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The civilian helicopter market has been on the rise. Much of the growth is powered by technology that is making helicopters safer, more comfortable and faster, offering greater utility at lower cost.
After five years during which global sales of civilian helicopters fell by a third, sales have been rising 3% during the first half of the year, and Airbus Helicopters predicts that the fleet will almost double in the next two decades. “We are living through a revolution,” Tomasz Krysinski, vice-president of research and innovation at Airbus Helicopters, told Professional Engineering, according to imeche.org.
The Airbus Racer, or Rapid and Cost-Effective Rotorcraft, which is scheduled for first flight in 2020, is twice as fast as conventional helicopters, yet a quarter cheaper, according to Krysinski. “You fly quicker and you consume less,” he said. “At 190 knots the Racer consumes 30% less fuel than a conventional helicopter does whilst doing 130 knots.”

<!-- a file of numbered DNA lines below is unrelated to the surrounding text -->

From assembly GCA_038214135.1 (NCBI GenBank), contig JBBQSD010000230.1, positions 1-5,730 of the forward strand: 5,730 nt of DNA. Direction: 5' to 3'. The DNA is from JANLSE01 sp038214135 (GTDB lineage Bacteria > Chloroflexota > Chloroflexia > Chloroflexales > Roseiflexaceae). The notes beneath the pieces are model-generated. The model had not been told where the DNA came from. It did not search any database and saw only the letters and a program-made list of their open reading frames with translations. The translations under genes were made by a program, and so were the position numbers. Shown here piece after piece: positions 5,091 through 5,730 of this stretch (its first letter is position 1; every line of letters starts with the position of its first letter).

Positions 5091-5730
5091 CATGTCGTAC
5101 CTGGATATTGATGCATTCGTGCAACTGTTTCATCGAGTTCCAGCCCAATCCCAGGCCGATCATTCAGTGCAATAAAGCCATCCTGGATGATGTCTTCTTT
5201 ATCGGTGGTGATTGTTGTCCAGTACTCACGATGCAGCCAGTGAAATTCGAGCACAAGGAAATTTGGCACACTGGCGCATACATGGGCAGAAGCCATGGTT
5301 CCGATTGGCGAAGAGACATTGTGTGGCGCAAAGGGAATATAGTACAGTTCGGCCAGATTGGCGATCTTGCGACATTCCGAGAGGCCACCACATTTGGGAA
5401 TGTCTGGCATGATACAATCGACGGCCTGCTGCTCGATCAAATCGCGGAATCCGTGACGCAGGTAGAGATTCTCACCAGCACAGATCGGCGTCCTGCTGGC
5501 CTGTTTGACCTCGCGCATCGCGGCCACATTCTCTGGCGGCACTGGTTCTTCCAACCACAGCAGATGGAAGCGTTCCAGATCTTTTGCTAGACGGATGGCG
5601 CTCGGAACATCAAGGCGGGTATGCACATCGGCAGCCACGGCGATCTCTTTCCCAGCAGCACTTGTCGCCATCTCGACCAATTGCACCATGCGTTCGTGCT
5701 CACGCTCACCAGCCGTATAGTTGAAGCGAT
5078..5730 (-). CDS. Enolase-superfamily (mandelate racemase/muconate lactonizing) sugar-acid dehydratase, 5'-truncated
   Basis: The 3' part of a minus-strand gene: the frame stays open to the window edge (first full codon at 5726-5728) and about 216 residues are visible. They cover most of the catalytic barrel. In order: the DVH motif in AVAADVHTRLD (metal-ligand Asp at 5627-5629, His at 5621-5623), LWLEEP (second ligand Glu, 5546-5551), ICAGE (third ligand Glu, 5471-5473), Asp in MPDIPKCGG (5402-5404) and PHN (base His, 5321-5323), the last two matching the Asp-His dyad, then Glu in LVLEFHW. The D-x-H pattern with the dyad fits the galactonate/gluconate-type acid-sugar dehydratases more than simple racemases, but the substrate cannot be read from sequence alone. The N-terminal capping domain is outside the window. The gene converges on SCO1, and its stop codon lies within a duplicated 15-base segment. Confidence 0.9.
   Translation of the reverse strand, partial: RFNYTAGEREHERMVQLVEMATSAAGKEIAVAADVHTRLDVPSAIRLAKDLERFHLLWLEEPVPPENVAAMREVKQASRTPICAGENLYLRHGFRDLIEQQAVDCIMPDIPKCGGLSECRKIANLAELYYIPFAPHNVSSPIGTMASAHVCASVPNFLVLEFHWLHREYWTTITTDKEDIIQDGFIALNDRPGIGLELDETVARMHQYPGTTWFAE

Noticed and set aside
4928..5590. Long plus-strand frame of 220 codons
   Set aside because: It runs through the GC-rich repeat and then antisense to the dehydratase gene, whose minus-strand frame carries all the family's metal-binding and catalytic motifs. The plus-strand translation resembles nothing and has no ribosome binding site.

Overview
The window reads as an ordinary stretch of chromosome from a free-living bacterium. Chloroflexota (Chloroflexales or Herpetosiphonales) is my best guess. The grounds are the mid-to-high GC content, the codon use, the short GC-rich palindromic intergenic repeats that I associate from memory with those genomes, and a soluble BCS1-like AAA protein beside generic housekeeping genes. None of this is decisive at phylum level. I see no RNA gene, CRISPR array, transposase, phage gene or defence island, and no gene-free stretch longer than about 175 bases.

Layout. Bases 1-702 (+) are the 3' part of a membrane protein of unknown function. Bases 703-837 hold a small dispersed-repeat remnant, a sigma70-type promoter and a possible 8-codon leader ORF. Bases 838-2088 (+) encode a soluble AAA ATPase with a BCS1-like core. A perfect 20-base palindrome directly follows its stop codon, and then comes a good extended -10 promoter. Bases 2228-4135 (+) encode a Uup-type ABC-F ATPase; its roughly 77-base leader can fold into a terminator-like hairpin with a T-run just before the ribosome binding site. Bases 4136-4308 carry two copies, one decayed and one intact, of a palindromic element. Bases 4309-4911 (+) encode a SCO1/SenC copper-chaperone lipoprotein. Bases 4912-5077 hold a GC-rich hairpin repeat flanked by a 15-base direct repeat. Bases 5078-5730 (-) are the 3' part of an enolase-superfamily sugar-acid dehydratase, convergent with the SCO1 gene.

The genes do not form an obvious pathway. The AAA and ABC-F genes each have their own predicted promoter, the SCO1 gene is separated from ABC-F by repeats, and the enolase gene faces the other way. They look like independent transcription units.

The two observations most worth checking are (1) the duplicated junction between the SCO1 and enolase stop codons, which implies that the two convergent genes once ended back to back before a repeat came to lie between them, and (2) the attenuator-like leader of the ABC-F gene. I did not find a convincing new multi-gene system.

Among other features, a reduced demand for power to the main rotor during cruising means one engine can be turned off, an operation aided by a 300V stop-start system that hints at the emergence of electrified solutions in rotorcraft.
Improved connectivity also paves the way for more automation, to “allow the pilot to focus less on the controls and more on the mission”, said Krysinski, and perhaps in time enable autonomous flight. The connectivity also adds utility for users, such as the emergency services, who can relay diagnostics, telemedicine and therapeutic data to experts on the ground.
A new trend in helicopter technology is the Improvement in a pilot’s situational awareness. This includes visualisation tools, such as gyro-stabilised cameras, lasers, forward-looking infrared, lidar, and night vision based on next-generation searchlights, which are all central to the way helicopter flight is becoming safer.
These are coupled with an improved mapping technology that relies on better data input and improved visual 3D representations of the landscape on sophisticated synthetic vision screens in the cockpit or inside pilots’ helmets.
Improved avionics connectivity is also changing the game, allowing for live mapping, or for app-based solutions, such as the Norwegian LZ-World landing zone database. It maps obstacles by using satellite images and pilots’ photos. Seeking to avoid unknown landing sites reduces the risk of accidents, said Roy Jenssen, operational adviser at Air Ambulance Services of Norway. “We don’t want to make money from this, we want to make it available to anyone,” he said.